Trying Unusual Foods in Hawaii
There are many types of fine foods in Hawaii that you should definitely try. But on the other hand, there may be foods in Hawaii that may not be so appealing to the uninitiated. Here are examples of some unusual foods in Hawaii that you may not want to try.
Many have heard of poi before. But for the most part, most visitors are indifferent to it when they eat it. Poi is the fermented mash of the taro root. To some, it has the consistency of paste and comes with little or no taste. On the other hand, many locals cannot enjoy Hawaiian food without having poi. To others, poi, like most of the foods described here, is something you have to acquire a taste for.
Natto is a dish from Japan. Many local residents whose ancestors came from that country enjoy eating it. People make natto from fermented soy beans. It becomes bound together with a translucent gooey substance during the fermentation process. To some, this gooey substance may look like something out of a science fiction thriller. It sometimes has a pungent odor. If you can get past the appearance and smell, you might be able to enjoy this dish.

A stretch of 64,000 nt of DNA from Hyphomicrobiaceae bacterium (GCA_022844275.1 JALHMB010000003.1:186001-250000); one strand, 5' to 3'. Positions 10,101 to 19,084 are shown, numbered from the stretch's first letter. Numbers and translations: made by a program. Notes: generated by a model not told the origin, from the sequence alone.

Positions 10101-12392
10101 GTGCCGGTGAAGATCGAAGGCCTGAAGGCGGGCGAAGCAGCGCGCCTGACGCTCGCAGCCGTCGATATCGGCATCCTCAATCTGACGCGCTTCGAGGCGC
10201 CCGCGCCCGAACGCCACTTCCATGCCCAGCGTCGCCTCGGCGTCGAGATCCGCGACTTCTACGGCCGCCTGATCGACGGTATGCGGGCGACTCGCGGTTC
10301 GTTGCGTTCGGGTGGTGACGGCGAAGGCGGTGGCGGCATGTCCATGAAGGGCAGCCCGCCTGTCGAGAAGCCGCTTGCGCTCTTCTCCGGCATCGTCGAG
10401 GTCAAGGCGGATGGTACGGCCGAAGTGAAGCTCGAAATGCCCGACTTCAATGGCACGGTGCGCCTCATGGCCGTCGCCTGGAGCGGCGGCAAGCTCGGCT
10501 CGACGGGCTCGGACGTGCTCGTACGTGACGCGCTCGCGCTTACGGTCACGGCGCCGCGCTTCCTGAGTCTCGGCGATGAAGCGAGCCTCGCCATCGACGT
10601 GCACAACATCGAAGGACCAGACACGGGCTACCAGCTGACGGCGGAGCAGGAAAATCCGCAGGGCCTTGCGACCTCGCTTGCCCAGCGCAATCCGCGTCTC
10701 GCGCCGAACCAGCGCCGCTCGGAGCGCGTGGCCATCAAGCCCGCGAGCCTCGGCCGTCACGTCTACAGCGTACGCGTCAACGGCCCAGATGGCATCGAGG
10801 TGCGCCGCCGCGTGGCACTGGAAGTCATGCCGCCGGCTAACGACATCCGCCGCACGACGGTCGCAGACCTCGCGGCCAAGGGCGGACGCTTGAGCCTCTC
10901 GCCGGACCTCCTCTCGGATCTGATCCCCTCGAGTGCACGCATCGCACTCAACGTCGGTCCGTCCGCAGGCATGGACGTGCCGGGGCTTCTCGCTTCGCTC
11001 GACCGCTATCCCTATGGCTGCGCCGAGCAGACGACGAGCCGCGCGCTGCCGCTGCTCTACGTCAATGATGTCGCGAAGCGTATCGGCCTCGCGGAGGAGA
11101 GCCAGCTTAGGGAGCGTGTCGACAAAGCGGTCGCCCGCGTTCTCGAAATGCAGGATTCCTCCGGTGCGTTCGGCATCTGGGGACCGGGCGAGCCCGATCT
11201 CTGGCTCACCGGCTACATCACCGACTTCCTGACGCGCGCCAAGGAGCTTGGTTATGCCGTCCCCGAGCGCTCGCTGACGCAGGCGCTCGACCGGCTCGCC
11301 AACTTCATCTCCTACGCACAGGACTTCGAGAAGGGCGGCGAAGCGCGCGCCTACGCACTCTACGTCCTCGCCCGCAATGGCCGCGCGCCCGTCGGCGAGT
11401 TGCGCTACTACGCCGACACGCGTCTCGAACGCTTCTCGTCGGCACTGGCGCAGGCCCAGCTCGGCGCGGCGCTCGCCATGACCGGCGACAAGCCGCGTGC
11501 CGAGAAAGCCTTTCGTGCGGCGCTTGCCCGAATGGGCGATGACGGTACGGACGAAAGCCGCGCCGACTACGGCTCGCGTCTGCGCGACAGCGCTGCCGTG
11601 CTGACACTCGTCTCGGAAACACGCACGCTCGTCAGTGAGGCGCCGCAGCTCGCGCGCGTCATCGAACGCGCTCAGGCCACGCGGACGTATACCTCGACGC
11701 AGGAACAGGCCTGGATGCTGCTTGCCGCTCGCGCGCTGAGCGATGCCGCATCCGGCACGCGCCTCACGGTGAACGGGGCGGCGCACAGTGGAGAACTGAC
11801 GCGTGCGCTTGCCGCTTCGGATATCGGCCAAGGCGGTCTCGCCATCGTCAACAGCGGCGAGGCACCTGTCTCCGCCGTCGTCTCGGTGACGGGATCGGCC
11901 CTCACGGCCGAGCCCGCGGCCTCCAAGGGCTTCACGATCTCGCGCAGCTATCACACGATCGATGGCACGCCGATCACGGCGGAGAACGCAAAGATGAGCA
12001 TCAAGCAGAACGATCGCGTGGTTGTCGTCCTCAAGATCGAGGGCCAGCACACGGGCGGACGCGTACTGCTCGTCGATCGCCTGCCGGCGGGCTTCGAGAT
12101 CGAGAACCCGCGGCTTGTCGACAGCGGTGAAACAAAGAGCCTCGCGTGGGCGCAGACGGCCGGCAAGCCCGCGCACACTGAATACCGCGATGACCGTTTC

Thousand Year Old Egg
This egg really isn’t a thousand years old, even though it looks like it. It’s a somewhat popular Chinese dish in Hawaii. People make it by preserving eggs in a mix of ash, salt and lye. This causes the egg, usually duck, to congeal and turn into a dark brownish black jelly like substance. After it’s hard-boiled, it’s usually eaten with congee, a traditional Chinese rice porridge.
This is another egg dish. But this one comes from the Philippines with a surprise in it. The eggs come with the developing embryo of a duck. If you can stomach eating a whole unhatched duck fetus with feathers on it, you may get to like it. Many resident of Filipino heritage in Hawaii swear by this dish. While others in the islands may swear at it.
This fruit comes from the vine Momordica charantia. People widely eat it throughout Asia as well as in the Aloha State. The fruit looks like a shriveled-up cucumber with lumpy ridges on it. You can often find it in Chinese and other Asian stir fried dishes. This is what makes bitter melon unique and what makes people like or hate it. It’s really, really bitter tasting. And this is the reason for its name, bitter melon.